Banks should focus on back office technologies in order for them to stay nimble and safe, meet regulatory requirement, and compete with start-ups, research by Accenture shows. According to the consulting firm, while on demand digital solutions for front end banking services are rapidly proliferating, including mobile and online banking channels, the back office at many banks still operates under legacy systems.
The banking industry is in many ways already inherently open to digitalisation. Much of what a bank historically did in the back office, such as the processing of numbers on pieces of paper, has been transferred to digital means. And while the back office has long been digitalised, the front end remained visibly analogue, with branches, paper cheques and cash and more recently, plastic cards.
A recent report from the BBA in partnership Accenture, titled ‘Digital Disruption: UK Banking Report’, finds that today the digital situation is rapidly changing for the customer facing end. Changes in consumer behaviour in favour of digital transactions as well as the advance of technologies are opening up the potential for a wide range of banking services to being offered in digital space. Banks, in response, have started developing and delivering more and more of their traditional services through digital channels.
Mobile banking for minor services, such as account checking and transfers, has grown rapidly and more than triple in four years, with monthly usage levels of 8% in 2010 jumping to 27% by 2014. The kind of services offered through digital channels is also on the increase. In 2014, 45% of UK customers surveyed by Accenture that purchased a banking product in the previous twelve months did so through the internet channel, of which 6% via a mobile device.
While the front end has recently shown considerable progression in terms of digitalisation, the back office – according to the Accenture report – is proving to be a serious difficulty for banks wanting to create digital services and meet the increased disruptive competition from start-ups. The central issue is the ‘hardwired’ complexity which exists in the back office of many large banks. The ‘core’ of a bank’s backend is often a wide and complexly interacting interdependent network of legacy systems.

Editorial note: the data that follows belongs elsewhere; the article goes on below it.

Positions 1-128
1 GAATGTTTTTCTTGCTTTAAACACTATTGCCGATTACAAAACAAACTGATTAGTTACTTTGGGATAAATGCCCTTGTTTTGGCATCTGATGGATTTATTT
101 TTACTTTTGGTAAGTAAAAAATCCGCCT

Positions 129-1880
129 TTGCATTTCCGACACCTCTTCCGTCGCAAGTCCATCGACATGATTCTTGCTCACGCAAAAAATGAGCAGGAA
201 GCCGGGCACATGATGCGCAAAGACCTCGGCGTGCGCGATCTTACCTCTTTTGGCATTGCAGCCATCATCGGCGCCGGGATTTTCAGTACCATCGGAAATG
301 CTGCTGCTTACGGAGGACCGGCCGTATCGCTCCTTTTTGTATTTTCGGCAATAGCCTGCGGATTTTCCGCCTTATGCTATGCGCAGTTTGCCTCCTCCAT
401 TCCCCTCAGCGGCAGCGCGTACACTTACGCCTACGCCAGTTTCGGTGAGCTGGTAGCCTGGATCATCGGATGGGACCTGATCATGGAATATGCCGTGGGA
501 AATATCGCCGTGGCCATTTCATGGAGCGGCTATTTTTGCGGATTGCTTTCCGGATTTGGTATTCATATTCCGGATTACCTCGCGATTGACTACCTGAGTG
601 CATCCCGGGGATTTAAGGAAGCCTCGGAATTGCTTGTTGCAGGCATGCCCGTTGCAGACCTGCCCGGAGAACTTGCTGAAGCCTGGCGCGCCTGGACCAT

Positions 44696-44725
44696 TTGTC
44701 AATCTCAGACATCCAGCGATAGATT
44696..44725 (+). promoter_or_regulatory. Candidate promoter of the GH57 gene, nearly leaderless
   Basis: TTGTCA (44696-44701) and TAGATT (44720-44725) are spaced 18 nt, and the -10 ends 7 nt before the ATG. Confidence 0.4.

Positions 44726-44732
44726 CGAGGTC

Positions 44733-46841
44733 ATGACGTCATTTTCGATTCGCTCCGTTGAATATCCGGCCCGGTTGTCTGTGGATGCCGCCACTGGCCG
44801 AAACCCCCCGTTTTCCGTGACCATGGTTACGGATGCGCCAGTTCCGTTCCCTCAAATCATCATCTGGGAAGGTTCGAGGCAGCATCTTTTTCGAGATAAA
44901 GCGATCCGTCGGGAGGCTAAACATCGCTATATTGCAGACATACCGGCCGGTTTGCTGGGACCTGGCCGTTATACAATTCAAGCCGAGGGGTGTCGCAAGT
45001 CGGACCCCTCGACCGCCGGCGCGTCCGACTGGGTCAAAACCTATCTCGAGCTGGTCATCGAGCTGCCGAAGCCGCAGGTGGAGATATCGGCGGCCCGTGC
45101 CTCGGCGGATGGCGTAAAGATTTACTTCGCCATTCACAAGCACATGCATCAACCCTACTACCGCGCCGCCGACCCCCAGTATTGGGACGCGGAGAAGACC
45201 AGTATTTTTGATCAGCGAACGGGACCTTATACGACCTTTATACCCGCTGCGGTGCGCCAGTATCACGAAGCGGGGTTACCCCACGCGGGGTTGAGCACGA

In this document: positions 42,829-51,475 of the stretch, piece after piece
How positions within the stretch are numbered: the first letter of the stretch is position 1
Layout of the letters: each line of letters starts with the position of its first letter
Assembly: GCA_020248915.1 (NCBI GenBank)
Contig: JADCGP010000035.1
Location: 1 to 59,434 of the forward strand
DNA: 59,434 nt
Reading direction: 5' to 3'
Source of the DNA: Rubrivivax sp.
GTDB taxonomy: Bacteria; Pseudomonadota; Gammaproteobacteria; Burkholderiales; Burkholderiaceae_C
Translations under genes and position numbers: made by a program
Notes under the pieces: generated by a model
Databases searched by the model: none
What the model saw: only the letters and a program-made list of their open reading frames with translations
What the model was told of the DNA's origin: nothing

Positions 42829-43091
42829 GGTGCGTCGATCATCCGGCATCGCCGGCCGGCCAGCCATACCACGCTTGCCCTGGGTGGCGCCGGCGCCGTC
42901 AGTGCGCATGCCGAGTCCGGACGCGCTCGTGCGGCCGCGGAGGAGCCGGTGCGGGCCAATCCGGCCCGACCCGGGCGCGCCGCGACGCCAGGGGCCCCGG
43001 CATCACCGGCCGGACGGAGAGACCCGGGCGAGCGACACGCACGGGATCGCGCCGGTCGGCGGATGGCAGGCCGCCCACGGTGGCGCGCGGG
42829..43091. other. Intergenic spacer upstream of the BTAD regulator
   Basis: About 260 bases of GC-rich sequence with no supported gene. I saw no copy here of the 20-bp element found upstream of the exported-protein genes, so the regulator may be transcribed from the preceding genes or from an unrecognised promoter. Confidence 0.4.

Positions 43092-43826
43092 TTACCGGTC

This complexity exists in a number of different forms. One is that a variety of rules regarding functions, which may no longer be of these times, continues to exist in the program code in ways that makes removing the process difficult. These include according to the consulting firm: “the general ledger, the bank’s product factory and business rules.”
Other issues exist in the synchronisation processes and the web of rules that manage the delicate balance and harmonisation required in operating a real time current account. The ‘evolution’ of the system on top of itself in sometimes ad hoc ways means that “such complexity is the result of an accumulation within banks of thousands of minor software patches and variations, sometimes over decades. Systems have evolved, but not by design, and the outcome for banks has been the creation of enormous and intractable complexity.”
The consequences are multi-varied according to the report, including decreased security as legacy systems have more holes for smart hackers, increased risk from things going wrong in one or more subsystems, reduced agility as legacy systems need to be considered in any IT development, and increased costs associated with keeping it all running.
The lack of engagement with dealing with the problem of legacy systems and complexity in the back office also has a number of external consequences for banks. Regulators continue to be keenly interested in the transparency of banking entities, which makes intractable complexity an issue. It is not however merely oversight that is at issue, new entrants to the market are coming in with highly sophisticated back office ‘off the shelf’ banking solutions and will soon be competing for customers expecting full digital service. Metro Bank, Aldermore and Shawbrook can be seen as examples.